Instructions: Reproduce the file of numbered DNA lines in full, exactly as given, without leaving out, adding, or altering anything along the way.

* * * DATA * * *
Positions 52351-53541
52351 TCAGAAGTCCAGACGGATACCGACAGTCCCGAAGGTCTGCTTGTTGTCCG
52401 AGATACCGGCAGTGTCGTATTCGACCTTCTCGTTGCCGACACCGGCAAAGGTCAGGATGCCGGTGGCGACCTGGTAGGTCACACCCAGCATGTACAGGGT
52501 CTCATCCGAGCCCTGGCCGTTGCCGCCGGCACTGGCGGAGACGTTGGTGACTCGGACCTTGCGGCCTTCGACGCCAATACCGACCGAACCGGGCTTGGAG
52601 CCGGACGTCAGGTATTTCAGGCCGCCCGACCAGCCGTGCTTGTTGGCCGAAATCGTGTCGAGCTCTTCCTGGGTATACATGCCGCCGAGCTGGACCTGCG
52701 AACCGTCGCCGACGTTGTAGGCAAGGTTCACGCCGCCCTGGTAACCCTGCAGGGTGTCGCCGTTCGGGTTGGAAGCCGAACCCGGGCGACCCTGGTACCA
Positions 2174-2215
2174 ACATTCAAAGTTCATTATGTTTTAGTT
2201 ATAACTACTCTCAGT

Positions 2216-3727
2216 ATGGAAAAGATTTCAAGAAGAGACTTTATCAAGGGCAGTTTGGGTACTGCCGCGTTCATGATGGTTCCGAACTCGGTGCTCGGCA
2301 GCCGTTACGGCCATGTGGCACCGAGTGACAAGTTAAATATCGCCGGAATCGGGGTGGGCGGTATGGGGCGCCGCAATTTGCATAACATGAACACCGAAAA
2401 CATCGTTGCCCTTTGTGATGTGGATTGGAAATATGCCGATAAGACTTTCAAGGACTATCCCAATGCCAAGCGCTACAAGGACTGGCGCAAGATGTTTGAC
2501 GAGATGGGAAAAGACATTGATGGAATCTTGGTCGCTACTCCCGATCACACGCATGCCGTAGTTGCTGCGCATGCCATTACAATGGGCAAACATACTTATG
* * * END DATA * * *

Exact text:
Positions 52351-53541
52351 TCAGAAGTCCAGACGGATACCGACAGTCCCGAAGGTCTGCTTGTTGTCCG
52401 AGATACCGGCAGTGTCGTATTCGACCTTCTCGTTGCCGACACCGGCAAAGGTCAGGATGCCGGTGGCGACCTGGTAGGTCACACCCAGCATGTACAGGGT
52501 CTCATCCGAGCCCTGGCCGTTGCCGCCGGCACTGGCGGAGACGTTGGTGACTCGGACCTTGCGGCCTTCGACGCCAATACCGACCGAACCGGGCTTGGAG
52601 CCGGACGTCAGGTATTTCAGGCCGCCCGACCAGCCGTGCTTGTTGGCCGAAATCGTGTCGAGCTCTTCCTGGGTATACATGCCGCCGAGCTGGACCTGCG
52701 AACCGTCGCCGACGTTGTAGGCAAGGTTCACGCCGCCCTGGTAACCCTGCAGGGTGTCGCCGTTCGGGTTGGAAGCCGAACCCGGGCGACCCTGGTACCA
Positions 2174-2215
2174 ACATTCAAAGTTCATTATGTTTTAGTT
2201 ATAACTACTCTCAGT

Positions 2216-3727
2216 ATGGAAAAGATTTCAAGAAGAGACTTTATCAAGGGCAGTTTGGGTACTGCCGCGTTCATGATGGTTCCGAACTCGGTGCTCGGCA
2301 GCCGTTACGGCCATGTGGCACCGAGTGACAAGTTAAATATCGCCGGAATCGGGGTGGGCGGTATGGGGCGCCGCAATTTGCATAACATGAACACCGAAAA
2401 CATCGTTGCCCTTTGTGATGTGGATTGGAAATATGCCGATAAGACTTTCAAGGACTATCCCAATGCCAAGCGCTACAAGGACTGGCGCAAGATGTTTGAC
2501 GAGATGGGAAAAGACATTGATGGAATCTTGGTCGCTACTCCCGATCACACGCATGCCGTAGTTGCTGCGCATGCCATTACAATGGGCAAACATACTTATG